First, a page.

One of the things I love most about internet culture is the delightful habit we all seem to have of turning the obscure names of websites into fairly commonplace verbs. We all Google things, don’t we? And every time someone recommends a great movie to me, I Netflix it. Well, now, apparently, we should all be Skyping.

Full disclosure: I’ve never Skyped anyone. Have you ever Skyped? I really should have Skyped — I mean, I’m the perfect candidate for it. Family and friends living overseas? Check. Laziness when it comes to calling people back? Check. Always on the internet? Check. Cheap as a Leeds Avenue streetwalker? Check.

But there’s something about VoIP — Voice over Internet Protocol, or talking on the phone without a phone, for the uninitiated — that makes me shiver a little. It doesn’t seem right. Talking into my computer because someone else on the other side of the world can hear me? Please. What am I, a crazy person? No thank you. I’ll just continue to rack up these ridiculous long-distance charges on my cell phone, if it’s all the same to you.

But it seems — as with most things — that I’m the last one on the boat. (Honestly, I started thinking Uggs were kind of cute at least two years after they went out of style.)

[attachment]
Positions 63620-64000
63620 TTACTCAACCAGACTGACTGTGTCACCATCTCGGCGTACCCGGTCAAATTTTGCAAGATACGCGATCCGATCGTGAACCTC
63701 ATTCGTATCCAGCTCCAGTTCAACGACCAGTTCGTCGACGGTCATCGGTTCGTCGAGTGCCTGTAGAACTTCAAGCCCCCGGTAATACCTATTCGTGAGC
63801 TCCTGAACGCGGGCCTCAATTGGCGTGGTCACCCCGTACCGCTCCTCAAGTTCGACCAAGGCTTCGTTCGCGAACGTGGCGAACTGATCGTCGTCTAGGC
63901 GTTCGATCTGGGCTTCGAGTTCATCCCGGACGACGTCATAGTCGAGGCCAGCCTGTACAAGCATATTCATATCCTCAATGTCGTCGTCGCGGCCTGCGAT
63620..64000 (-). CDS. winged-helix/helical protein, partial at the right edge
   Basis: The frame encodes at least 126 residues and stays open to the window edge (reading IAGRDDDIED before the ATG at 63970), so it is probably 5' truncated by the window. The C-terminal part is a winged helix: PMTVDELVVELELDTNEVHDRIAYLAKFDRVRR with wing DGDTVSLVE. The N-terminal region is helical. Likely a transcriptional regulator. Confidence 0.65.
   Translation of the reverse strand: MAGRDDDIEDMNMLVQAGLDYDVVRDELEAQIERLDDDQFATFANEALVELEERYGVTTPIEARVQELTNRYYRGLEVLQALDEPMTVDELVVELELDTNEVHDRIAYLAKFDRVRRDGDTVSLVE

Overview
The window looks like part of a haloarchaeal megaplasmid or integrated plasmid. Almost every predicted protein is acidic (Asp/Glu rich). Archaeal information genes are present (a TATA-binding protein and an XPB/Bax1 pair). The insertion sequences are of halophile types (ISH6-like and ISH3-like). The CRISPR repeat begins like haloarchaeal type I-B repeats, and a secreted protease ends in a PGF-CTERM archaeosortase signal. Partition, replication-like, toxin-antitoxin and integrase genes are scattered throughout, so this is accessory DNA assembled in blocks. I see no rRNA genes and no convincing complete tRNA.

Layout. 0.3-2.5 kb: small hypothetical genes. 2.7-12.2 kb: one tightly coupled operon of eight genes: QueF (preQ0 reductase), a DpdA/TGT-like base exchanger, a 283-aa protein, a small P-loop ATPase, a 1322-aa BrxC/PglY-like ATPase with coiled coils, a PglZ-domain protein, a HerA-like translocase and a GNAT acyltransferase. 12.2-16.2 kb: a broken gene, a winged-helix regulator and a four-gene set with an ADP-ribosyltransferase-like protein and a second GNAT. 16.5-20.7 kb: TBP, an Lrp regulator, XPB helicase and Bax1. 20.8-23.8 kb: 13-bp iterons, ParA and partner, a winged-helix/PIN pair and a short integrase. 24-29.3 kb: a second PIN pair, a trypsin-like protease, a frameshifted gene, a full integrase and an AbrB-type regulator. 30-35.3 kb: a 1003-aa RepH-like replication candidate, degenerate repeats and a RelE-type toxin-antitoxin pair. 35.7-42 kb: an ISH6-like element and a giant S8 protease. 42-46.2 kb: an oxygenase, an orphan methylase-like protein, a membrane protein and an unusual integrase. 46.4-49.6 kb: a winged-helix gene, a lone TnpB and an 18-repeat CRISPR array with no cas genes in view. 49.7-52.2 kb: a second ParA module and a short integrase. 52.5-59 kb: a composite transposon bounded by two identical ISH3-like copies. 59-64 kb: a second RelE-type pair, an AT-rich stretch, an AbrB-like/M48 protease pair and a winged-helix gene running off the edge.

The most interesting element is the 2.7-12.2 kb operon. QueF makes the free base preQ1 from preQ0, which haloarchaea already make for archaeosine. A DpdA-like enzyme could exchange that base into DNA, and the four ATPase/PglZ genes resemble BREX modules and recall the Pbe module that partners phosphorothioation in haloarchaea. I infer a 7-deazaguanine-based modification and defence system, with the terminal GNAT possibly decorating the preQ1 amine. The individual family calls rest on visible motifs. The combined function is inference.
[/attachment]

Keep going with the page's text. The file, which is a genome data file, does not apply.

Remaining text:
Acquired by eBay in 2005, the U.K.-based Skype has been going strong for quite some time. I mean, your mother probably Skypes you, doesn’t she? It’s hardly on the cutting edge. My boyfriend Skypes people in Mexico, workers to whom his company has outsourced a lot of design work, asking him the sort of right-this-minute questions that you can never remember to pile into one information-loaded e-mail. When I was traveling in Asia last fall, every single country had a Skype sign in the window of their internet café, and every single computer was taken up with a dreadlocked traveler shouting into the computer about the awesome weed he’d just bought in Bangkok, while his jealous friend back in Des Moines yelled, “What? You’re breaking up!” I heard more one-sided conversations — carried out by people wearing headphones and sweating with panic when the often dicey internet connection was dropped — than I would have if I’d worked in a Bellsouth call center for a week.

We like things that are new. We like things that are free. We like things that let us do something we do often, but let us do it in a different way. And the internet is great for rolling out all of these things. I’ve heard rave reviews about Skype, about how the quality of sound is no different from that of a cellphone — sometimes even as good as a land line — and how VoIP technology is going to sunset the traditional phone forever. (I’ve heard only horror stories about Skype’s prototype-turned-competitor, Vonage, though. And none of the Skype copycats seem to be making all that much headway.)

And yet, still I can’t bring myself to Skype. It’s a mental block, perhaps, cultivated over years of cradling the phone in my hand protectively when placing a call. Add VoIP to the list of things I’ll always find just a little too disconcerting to understand. Put it right between the reelection of George W. Bush and that chicken that comes in a can.

Holly Burns will Skype you if you Skype her. Find her on the web at

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